Lawo Technology Central to NPR’s New Building Project
Shawn Fox is the Senior Director of Engineering at NPR. As the project manager and lead coordinator for all operational aspects of the broadcast facility in NPR’s new building (which opened in April 2013), Fox had a pivotal role in the selection and implementation of the equipment deployed there. The list of Lawo equipment is extensive and includes three sapphire radio consoles, ten 8-channel crystal consoles, ten 4-channel crystal consoles, a large format mc²66 MKII production console, two redundant Nova73 HD routers, a whopping seventy Nova17 routers, and another seven Nova29 routers. Fox discussed the new facility project and the factors that led to the selection of the Lawo equipment.
“NPR needed to upgrade its broadcast and content production facilities in order to properly fulfill the transition from analog to digital technology,” Fox explains. “Our previous building was almost 20 years old and based on analog technology. Most of the equipment was still in service, but was outdated and constantly needed repair. NPR’s content production had also evolved to incorporate new and exciting platforms beyond traditional broadcasting. The new 1111 North Capitol Building Project was more than just a facility wide system upgrade—newer technologies were required in order to be more flexible, and to meet the ever-changing needs of a 24/7 news operation.”
Lawo and NPR previously worked together on smaller technology projects. “The relationship started with facility upgrades at our 635 Headquarters in the summer of 2009,” Fox reports. “These were small scale projects in preparation for the 1111 New Building project. The 1111 project and its relationship with Lawo started in earnest late in the summer of 2011. Our new facility went operational on April 13th, and the entire project was completed in July 2013.”
Fox offers insight as to why the organization chose Lawo equipment. “The products all run seamlessly on NPR’s redundant corporate network, which is protected by multiple firewalls and runs on separated VLANS.”
Another important consideration for any broadcast operation is the quality of customer and technical support services provided by the equipment vendors. “Lawo has met project deadlines and incorporated multiple changes throughout out the project,” says Fox. “Their ability to conceptually grasp what we were looking to implement, propose solutions, and come up with the right equipment to make these visions a functional reality requires an in-depth understanding of the market and the technologies required to make everything come together as a cohesive whole.”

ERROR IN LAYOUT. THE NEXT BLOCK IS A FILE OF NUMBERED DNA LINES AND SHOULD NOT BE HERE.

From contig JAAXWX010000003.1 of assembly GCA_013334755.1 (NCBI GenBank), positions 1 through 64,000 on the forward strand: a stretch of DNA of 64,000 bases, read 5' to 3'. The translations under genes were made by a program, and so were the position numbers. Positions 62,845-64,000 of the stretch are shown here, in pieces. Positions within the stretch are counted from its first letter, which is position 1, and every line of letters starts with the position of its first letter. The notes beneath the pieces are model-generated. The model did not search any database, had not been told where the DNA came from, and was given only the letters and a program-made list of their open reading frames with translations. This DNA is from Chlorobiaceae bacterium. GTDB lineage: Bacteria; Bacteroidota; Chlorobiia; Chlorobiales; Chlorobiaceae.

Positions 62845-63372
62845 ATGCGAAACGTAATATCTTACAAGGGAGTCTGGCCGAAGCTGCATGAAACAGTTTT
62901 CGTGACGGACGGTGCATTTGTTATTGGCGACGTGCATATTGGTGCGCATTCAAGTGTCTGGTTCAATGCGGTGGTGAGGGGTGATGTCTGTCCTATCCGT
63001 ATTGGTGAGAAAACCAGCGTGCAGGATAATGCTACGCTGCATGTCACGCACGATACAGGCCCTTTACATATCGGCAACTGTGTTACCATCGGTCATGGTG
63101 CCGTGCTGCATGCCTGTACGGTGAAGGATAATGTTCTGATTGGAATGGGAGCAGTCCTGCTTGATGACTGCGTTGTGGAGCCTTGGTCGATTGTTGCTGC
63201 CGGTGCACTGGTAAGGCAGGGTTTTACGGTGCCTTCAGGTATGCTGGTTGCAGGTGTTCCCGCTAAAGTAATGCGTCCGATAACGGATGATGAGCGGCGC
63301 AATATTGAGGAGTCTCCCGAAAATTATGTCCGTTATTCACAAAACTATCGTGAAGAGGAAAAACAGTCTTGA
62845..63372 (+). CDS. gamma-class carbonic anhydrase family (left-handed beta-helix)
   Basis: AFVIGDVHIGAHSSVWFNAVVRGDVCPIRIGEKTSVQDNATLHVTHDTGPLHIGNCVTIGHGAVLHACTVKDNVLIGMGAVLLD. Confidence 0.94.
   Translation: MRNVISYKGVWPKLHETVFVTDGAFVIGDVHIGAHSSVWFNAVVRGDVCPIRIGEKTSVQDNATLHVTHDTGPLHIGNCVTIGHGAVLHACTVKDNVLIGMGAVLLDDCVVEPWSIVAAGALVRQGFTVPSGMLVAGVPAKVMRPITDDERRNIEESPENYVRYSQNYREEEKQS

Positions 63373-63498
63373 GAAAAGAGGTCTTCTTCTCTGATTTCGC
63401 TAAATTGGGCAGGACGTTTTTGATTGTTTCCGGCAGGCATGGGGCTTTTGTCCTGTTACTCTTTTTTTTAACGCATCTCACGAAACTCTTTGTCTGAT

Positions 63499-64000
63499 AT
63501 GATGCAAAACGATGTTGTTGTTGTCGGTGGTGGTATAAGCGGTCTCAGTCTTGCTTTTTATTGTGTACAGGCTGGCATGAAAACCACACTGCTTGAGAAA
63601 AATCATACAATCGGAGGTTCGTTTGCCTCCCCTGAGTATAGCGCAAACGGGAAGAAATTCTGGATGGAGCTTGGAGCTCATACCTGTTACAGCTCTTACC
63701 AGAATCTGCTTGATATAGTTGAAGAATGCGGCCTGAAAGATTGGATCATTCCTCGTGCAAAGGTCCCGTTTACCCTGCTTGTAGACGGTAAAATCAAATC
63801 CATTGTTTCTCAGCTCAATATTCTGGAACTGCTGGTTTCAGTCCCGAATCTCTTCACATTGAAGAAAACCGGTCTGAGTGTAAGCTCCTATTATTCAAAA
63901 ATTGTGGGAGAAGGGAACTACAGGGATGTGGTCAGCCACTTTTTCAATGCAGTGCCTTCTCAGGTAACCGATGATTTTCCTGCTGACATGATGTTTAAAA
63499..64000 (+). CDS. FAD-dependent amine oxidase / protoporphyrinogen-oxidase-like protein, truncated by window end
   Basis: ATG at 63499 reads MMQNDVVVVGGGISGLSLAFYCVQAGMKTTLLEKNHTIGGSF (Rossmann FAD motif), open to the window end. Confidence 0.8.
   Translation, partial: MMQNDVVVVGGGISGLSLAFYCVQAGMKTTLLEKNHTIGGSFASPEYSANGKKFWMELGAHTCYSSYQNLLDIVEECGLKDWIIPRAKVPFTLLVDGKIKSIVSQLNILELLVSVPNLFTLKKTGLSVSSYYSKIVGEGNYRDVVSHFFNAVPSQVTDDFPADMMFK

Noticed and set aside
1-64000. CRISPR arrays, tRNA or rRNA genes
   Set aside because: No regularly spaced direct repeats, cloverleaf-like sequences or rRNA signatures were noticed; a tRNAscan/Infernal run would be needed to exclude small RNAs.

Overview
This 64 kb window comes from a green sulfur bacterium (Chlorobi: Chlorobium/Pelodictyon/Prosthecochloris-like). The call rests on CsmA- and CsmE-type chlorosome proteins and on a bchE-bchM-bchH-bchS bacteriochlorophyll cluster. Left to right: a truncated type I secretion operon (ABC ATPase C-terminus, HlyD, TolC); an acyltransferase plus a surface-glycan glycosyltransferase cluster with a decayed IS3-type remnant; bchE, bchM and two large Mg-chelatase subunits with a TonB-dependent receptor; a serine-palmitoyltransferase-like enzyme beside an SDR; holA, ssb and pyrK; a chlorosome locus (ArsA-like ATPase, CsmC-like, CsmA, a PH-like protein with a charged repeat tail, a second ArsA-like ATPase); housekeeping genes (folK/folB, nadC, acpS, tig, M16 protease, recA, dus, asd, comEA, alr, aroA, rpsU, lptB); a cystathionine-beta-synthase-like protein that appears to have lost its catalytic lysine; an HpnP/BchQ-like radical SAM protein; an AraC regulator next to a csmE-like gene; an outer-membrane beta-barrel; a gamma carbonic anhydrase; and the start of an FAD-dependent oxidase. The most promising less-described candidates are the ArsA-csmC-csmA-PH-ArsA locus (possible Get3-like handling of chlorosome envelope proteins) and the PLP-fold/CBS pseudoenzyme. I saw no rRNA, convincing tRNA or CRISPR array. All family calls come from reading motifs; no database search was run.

Before shifting his focus back to the business of the day, Fox offers these following thoughts on the new facility project and Lawo’s involvement, “The timeline on this project was extremely tight. In some cases, systems came online only weeks before the first broadcast. Lawo representatives were constantly onsite and they met the requirements of the Engineering Client base expediently and with minimal negative impact to our stations and listeners.”
A thriving media organization at the forefront of digital innovation, NPR creates and distributes award-winning news, information, and music programming to a network of 975 independent stations. Through them, NPR programming reaches 26 million listeners every week.
Lawo designs and manufactures pioneering audio and video technology for TV and radio broadcast production, post-production, as well as live performance and theatrical applications. Products include digital audio mixing consoles, routers, video processing tools, as well as IP-based video and audio transport solutions. Lawo products are developed and manufactured according to highest quality standards at the company’s headquarters in the Rhine valley town of Rastatt, Germany. Founded in 1970, the company now employs more than 180 people at 8 locations in Europe, Asia, Australia and North America.